• Comment number 10.

    After using the beta version of the site for a while I found myself going back to the old site. I found browsing by categories frustrating and too fine grained. The BBC already has a natural category breakdown of programs and that is by channel. By removing the ability to browse by channel in the new UI, I wasn't able to discover programs of interest as easily. I particularly miss being able to view all BBC HD programs in one place.

  • Comment number 11.

    Hi Russ (and others),

    James Hewines, head of iPlayer, has provided some answers to the questions you asked. You've probably seen them already but there are also three new posts today on iPlayer on the blog.

    This is what James said (question first, then James's answer):

    @Russ / If the presumption of iPlayer beta is based on such a strong distinction in consumption habit between TV and radio, why doesn't it default to the user's most recent choice?

    We’ve already defaulted to the radio page for international users (because they can’t play TV programmes).  We considered doing what you suggest during the design process but came to the conclusion that the greater good was served by consistent behaviour as opposed to it shifting in ways which may appear unpredictable to users of both TV and radio.

    One thing we are considering is the ability to select a preferred default.     

    @Russ / Could you explain or defend why there are only "three primary discovery modes"?

    Our work with users, and analysis of site usage has shown the modes catered to by the homepage to be finding something:
    1.      Using a schedule (“I missed Eastenders on BBC1 last night”, “I wonder what’s on Radio 1 right now”)
    2.      Based on what kind of thing it is (“I want to watch a something funny”)
    3.      I’m not sure what I want, I’m scanning for suggestions (“I wonder what’s featured today?”, “I wonder what’s popular”, “what are my friends liking”?)

    The homepage design aligns with these modes. There’s also the toolbar as well – “I know exactly what I want and I’m going to find it using the search box” and “I’d like to get at my favourite programmes quickly”.

    @Russ / Could you explain or defend why iPlayer beta's route to some programmes is longer than that of the non-beta?
    Respectfully we’ve worked hard to ensure that is not the case on balance.  I’m sure you’ll appreciate design is a complex set of trade-offs and you can’t optimise for every possible journey at the same time as keeping things streamlined.  We’ve worked hard during design and testing to ensure these result in shorter journeys for most of the people most of the time. 

    @Russ / Is it intentional that iPlayer will continue to offer programmes in the favourites' 'new' and 'expiring' lists that have already been watched/listened to by the user?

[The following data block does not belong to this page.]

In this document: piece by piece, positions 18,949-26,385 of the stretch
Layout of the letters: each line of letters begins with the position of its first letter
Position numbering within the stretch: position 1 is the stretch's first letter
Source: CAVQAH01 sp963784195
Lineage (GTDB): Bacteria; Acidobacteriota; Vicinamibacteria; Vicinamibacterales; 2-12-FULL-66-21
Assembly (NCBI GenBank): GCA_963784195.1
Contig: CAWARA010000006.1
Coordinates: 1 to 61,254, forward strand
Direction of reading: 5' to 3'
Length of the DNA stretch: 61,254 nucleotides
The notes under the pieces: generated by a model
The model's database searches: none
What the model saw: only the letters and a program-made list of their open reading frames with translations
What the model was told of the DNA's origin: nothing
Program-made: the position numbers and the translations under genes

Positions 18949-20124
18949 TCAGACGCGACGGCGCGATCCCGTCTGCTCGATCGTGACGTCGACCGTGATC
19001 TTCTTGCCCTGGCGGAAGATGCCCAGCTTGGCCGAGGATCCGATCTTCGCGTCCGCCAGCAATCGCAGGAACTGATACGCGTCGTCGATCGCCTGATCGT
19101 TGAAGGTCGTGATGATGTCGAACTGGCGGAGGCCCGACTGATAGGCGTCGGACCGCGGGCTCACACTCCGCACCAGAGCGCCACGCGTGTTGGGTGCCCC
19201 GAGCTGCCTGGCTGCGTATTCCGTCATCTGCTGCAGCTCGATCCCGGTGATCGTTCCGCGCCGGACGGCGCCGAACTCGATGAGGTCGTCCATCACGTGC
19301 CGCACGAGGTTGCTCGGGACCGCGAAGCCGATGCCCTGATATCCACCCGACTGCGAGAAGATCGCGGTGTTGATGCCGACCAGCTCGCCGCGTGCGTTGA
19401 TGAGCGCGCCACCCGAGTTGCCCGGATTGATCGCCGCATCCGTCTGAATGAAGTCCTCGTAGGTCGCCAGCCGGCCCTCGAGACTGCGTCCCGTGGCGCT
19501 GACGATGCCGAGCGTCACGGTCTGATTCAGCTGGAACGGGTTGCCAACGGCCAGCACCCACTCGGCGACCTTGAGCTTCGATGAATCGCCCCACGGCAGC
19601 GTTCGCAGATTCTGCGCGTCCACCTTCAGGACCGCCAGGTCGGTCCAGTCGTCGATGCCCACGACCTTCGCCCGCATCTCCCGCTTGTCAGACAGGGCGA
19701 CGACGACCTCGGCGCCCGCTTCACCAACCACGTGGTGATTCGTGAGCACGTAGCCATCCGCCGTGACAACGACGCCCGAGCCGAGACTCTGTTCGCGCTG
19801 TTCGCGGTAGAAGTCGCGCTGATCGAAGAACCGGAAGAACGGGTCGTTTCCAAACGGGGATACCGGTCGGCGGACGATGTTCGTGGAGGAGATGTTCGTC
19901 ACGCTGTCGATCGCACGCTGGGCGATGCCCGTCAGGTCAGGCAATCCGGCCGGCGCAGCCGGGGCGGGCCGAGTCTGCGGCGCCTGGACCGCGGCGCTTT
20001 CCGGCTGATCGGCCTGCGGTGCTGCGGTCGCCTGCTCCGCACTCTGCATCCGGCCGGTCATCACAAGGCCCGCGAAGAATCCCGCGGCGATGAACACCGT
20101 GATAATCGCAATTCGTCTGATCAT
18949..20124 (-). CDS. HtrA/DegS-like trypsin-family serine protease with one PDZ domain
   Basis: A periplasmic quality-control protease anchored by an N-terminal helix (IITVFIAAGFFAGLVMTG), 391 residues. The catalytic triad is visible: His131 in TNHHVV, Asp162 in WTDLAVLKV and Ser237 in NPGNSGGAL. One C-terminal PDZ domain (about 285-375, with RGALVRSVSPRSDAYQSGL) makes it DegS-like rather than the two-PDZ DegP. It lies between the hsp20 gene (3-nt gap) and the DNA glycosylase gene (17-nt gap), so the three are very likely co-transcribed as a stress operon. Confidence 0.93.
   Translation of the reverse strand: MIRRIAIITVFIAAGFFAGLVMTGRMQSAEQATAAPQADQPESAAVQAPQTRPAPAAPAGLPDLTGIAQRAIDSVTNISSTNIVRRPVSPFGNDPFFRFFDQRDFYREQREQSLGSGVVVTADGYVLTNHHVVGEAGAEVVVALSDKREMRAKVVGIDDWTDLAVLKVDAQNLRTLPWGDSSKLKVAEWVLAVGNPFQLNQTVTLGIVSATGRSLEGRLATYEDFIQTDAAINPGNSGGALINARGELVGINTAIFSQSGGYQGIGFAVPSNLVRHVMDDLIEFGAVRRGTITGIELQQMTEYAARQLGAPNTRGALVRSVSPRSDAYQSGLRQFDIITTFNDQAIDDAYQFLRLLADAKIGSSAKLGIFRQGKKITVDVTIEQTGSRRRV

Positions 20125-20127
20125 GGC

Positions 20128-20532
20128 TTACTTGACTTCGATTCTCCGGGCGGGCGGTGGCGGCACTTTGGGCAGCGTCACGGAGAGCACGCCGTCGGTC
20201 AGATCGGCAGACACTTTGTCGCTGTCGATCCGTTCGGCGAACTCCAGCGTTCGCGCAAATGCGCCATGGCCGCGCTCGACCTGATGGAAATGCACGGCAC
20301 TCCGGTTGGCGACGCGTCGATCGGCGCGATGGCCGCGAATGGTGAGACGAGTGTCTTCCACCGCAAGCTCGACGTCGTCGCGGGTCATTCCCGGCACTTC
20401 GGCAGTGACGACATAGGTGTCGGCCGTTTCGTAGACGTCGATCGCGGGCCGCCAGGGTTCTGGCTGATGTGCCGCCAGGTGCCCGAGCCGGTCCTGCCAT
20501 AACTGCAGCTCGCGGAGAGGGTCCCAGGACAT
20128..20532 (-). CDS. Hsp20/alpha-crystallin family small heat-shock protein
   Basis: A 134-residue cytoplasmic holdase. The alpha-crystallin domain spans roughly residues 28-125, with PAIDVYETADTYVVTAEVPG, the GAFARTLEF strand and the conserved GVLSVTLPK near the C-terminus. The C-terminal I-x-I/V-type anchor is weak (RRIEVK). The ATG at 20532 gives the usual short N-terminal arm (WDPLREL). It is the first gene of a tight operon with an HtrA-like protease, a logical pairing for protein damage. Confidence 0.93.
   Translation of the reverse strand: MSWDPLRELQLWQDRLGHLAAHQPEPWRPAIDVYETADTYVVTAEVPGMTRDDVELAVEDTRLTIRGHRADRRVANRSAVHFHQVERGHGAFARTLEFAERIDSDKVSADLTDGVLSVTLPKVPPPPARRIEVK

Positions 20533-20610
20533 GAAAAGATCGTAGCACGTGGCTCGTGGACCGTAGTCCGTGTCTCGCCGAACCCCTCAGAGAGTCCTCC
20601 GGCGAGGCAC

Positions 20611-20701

We’ve got a package of enhancements to the Favourites feature in the pipeline. One of these is a visual indication of the played programmes – we preferred this to hiding the programmes altogether when ‘watched’ as ‘watched’ meaning ‘never show me this again’ is difficult to define precisely.

    @Russ / Why did the beta dispense with the per-channel programme lists?
    @Russ / Could you tell us whether we will have a choice between 'most recent' and 'A-Z' displays.      
    @cDavies2000 / By removing the ability to browse by channel in the new UI, I wasn't able to discover programs of interest as easily. I particularly miss being able to view all BBC HD programs in one place.
    What we’ve learned from users is that the main use case for the schedule is the time based view. When designing the schedule pages we were conscious of the need to keep the number of facets at the top of the page manageable and to get users to the most current content with least clicks.  We’re considering other ways we might address the need you’ve articulated, perhaps by enhancing the sidebar ‘most popular’ functionality with the ability to access full channel listings.

    @Briantist / I still would like the BBC Podcasts to be included as a "download" button (in exactly the same way as the TV programmes have one) within the iPlayer.

    So would we - we have exactly this in our plans, but it needs to be joined-up with some media publishing changes by our radio colleagues.  It’s one of those things that’s a little harder than it looks.

    @Keith / Will the iPlayer beta site be switching to use the new GVL header prior to coming out of beta?
    Not quite yet, but very soon.

    @Zubeirp / Is this version going to be rolled out on Playstation3?  Why are there no HD streams available for Playstation3?

    We’re not quite ready to confirm anything specific just yet, but in generally we’re working hard to evolve iPlayer across the various platforms to deliver a consistent set of identity and capabilities. Of course, the specific design for TV devices like PS3 will always be optimised to take account of use context, screen size, control device etc, so we won’t be rolling out the main site as it stands. On HD, it may surprise you to hear that we’re currently hitting some technical constraints preventing HD playback, but are exploring ways we might address these.

  • Comment number 12.

    re #11 "three discovery modes"

    Do you mean no-one uses the A-Z to find, say, Top Gear or Dragons' Den without having to know which channel it was on and when?